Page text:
The Associated Press
WASHINGTON — The Justice Department filed a lawsuit on Monday, July 25 against some of the largest poultry producers in the U.S. along with a proposed settlement seeking to end what it claims have been longstanding deceptive and abusive practices for workers.
The suit, filed in federal court in Maryland, names Cargill, Sanderson Farms and Wayne Farms, along with a data consulting company known as Webber, Meng, Sahl and Co. and its president.
In its lawsuit, the Justice Department alleges the companies have been engaged in a multiyear conspiracy to exchange information about the wages and benefits of workers at poultry processing plants to drive down employee competition in the marketplace. The companies did not immediately respond to messages seeking comment.
The government contends the data consulting firm helped to share the information about the workers’ compensation with the companies and their executives. By carrying out the scheme, officials allege, the companies were able to compete less intensely for workers and reduce the amount of money and benefits they had to offer their employees, suppressing competition for poultry processing workers across the board, according to court papers.
The defendants and unnamed co-conspirators in the lawsuit account for hiring about 90 percent of all chicken processing jobs in the nation.
The suit is the latest example of the Justice Department’s antitrust enforcement targeting companies the government believes engage in anticompetitive behavior to stifle workers or harm consumers. It also comes as the department continues a broader investigation into labor abuses in the poultry industry.
“Through a brazen scheme to exchange wage and benefit information, these poultry processors stifled competition and harmed a generation of plant workers who face demanding and sometimes dangerous conditions to earn a living,” said Doha Mekki, the principal deputy assistant attorney general for the Justice Department’s antitrust division.
The suit against the companies was filed with a proposed consent decree — a settlement that would require the companies to pay $84.8 million in restitution for workers who were harmed by the unlawful information sharing network.
The settlement would also put in place a federal monitor selected by the Justice Department who would ensure compliance for the next decade. The consent decree also would permit Justice Department lawyers and investigators to inspect the poultry processors’ facilities and interview their employees to ensure they are complying with the terms, according to court documents.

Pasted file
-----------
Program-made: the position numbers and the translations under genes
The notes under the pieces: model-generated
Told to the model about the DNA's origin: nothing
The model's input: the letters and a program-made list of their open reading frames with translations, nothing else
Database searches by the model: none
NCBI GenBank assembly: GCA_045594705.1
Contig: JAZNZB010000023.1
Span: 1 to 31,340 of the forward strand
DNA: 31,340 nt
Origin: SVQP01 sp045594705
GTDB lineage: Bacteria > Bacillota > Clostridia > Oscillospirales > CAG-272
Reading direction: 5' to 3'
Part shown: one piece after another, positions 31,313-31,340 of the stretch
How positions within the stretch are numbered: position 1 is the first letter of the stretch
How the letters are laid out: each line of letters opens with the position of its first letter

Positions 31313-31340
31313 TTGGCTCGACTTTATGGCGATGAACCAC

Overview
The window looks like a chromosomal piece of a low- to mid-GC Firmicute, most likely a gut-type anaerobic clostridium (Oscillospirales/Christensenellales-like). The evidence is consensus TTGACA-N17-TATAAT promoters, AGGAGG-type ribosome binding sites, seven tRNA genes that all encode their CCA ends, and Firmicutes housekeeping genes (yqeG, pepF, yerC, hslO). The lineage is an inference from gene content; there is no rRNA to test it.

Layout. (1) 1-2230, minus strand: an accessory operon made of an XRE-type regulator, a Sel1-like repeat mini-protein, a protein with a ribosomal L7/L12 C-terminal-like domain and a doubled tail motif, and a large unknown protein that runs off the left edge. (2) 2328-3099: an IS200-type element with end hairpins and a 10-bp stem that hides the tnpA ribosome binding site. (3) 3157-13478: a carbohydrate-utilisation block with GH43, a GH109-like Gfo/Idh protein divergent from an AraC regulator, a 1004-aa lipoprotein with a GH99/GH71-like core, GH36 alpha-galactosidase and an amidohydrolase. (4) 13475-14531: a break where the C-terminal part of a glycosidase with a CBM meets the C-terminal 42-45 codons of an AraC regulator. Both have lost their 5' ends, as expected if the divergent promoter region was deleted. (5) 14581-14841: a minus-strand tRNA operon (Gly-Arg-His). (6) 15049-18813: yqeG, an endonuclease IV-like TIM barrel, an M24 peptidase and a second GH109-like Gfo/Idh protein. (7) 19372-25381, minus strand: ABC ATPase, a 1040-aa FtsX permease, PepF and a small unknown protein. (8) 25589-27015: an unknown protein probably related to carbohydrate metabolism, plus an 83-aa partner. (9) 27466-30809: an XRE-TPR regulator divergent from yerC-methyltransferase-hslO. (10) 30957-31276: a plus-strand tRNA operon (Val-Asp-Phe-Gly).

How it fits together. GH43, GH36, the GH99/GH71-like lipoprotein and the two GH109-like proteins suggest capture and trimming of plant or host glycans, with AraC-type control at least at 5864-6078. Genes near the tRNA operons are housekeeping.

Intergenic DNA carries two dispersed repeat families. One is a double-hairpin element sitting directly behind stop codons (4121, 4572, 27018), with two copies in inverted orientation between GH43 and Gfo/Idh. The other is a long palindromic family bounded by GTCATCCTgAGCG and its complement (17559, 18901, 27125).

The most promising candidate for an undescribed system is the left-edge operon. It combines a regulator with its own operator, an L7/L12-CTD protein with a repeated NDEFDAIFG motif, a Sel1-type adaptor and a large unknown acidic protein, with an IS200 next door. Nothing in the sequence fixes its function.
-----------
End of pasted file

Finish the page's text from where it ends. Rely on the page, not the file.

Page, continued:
The suit comes as Cargill and Continental Grain, of which Wayne Farms is a subsidiary, formed a joint venture to acquire Sanderson Farms, paying $203 per share in cash for a company that last year processed more than 4.8 billion pounds (2.2 billion kilograms) of meat.
The companies plan to combine Sanderson Farms with Wayne Farms to form a new, privately held poultry business. Operations will include poultry processing plants and prepared foods plants across Alabama, Arkansas, Georgia, Louisiana, Mississippi, North Carolina, and Texas.
Wayne Farms has more than 9,000 employees. It makes products under brand names including Wayne Farms fresh and prepared chicken, Platinum Harvest premium fresh chicken, Chef’s Craft gourmet chicken, Naked Truth premium chicken and Ladybird premium chicken.
Laurel, Miss.-based Sanderson Farms has 17,000 employees and 12 plants. It processes 13.6 million chickens per week.
The proposed consent decree would also resolve allegations that Sanderson Farms and Wayne Farms treated chicken farmers unfairly by using a system that reduced their pay for low performance.
The farmers sign contracts to raise the chickens, and the processing companies provide the birds and the feed. The farmers’ pay is then determined by how well they perform compared with other chicken growers. The Justice Department alleges that the companies’ use of that compensation method, known as the “tournament system,” resulted in their failure to provide information for farmers to evaluate and manage their financial risk.
Generally, chicken producers enter long-term contracts with meat companies that farmers say lock them into deals that fix their compensation at unprofitably low levels.
As part of that settlement, Sanderson Farms and Wayne Farms would be prohibited from reducing the base payments to chicken growers as a way to penalize them for under-performance. The consent decree would, though, allow the companies to offer incentives and bonuses to growers.
The proposed consent decree with the poultry companies and one with the data company were filed in court on July 25. Under federal law, the proposals would also be published in the Federal Register and there would be a 60-day period for people to send comments to the Justice Department before a court could accept and finalize the agreements.